Why Peer-to-Peer Filesharing is Good For Big Media

Mom invited me over for dafina yesterday, and as my car was in the shop most of the day, I spent the afternoon with M&D.  I had Bender with me and, to pass the time, I uploaded a few episodes of Weeds I had on my hard drive, to a jump drive.  Then I played them on Mom’s Ubuntu computer.

I always enjoy watching TV and movies with my mom: she’s very emotional and expressive.  Without fail, she’s more entertaining than the show itself.  In fact, even though she was tired and had said she was going to have a nap, she watched six episodes back to back!  She was hooked!

OK, so that was my afternoon, and I did give a passing thought to the possibility that if Jim Prentice’s C-61 bill passed into legislation, we might have had the condo door broken down by Harper’s storm troopers, come to arrest us for copyright violation.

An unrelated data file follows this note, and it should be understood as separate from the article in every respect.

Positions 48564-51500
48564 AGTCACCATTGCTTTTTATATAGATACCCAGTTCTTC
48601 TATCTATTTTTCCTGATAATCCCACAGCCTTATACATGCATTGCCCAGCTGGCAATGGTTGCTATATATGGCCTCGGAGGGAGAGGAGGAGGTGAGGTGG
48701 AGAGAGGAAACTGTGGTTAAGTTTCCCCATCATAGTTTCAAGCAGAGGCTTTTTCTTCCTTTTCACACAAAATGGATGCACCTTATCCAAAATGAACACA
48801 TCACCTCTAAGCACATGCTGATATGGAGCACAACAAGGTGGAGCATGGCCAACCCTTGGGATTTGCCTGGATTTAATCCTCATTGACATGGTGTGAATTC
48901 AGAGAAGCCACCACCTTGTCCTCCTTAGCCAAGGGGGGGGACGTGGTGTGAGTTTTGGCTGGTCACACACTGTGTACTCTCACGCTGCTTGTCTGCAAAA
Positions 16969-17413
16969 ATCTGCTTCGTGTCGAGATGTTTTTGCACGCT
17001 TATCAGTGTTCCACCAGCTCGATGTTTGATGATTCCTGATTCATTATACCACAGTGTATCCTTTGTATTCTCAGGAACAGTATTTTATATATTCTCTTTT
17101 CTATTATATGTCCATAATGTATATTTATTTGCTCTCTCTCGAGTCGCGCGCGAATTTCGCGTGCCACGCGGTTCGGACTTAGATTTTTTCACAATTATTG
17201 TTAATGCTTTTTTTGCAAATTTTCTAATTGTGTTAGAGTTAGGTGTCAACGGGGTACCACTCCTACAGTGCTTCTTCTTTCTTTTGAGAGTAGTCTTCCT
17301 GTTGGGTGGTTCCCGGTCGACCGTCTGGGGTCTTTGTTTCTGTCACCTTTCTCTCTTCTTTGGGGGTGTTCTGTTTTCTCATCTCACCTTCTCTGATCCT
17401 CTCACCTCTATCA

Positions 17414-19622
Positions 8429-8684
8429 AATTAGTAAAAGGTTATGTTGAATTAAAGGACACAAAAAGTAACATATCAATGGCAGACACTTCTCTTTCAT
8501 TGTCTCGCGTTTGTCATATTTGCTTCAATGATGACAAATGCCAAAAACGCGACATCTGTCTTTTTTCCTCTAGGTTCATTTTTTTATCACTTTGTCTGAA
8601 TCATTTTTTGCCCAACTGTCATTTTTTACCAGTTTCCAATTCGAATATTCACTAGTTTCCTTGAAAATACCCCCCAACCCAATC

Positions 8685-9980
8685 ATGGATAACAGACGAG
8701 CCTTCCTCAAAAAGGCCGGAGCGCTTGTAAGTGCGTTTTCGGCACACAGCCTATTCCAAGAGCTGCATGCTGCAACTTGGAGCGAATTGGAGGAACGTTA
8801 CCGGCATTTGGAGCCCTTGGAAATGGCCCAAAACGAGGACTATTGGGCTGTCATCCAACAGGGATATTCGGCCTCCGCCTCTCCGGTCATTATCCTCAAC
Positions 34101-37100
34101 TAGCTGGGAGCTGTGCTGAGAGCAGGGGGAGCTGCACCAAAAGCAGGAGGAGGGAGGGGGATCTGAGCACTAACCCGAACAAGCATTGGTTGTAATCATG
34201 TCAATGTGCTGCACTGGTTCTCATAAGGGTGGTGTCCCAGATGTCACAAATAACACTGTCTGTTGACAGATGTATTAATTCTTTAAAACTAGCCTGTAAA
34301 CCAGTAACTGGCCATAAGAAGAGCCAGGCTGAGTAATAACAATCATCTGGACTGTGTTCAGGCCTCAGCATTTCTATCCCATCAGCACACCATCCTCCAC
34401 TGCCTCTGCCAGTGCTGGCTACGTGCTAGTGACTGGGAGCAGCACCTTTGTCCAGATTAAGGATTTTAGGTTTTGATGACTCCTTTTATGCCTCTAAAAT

It could happen.

But we’re not there yet.

In the meantime, I got my car back from the shop (after they fleeced me), exchanged the Lexmark for a Ubuntu-supporting HP printer, and made my way home wondering what might be on for dinner.

OK, here’s the good part.  Mom calls at about 7pm, all excited: there was some sort of Weeds marathon on channel 83 or 84.  She was going to spend the evening glued to the TV.  Commercial TV.  With, you know, commercials.

Do you think she would have done that if I hadn’t slipped her that highly illegal contraband?

Big media should be thanking their lucky stars they’ve found an ultra-cheap distribution medium, and armies of pitchmen who’ll work for free!  Now all they need to do is find new ways to monetize the brands, instead of desperately clinging to dying business models, and in the process, alienating their audience.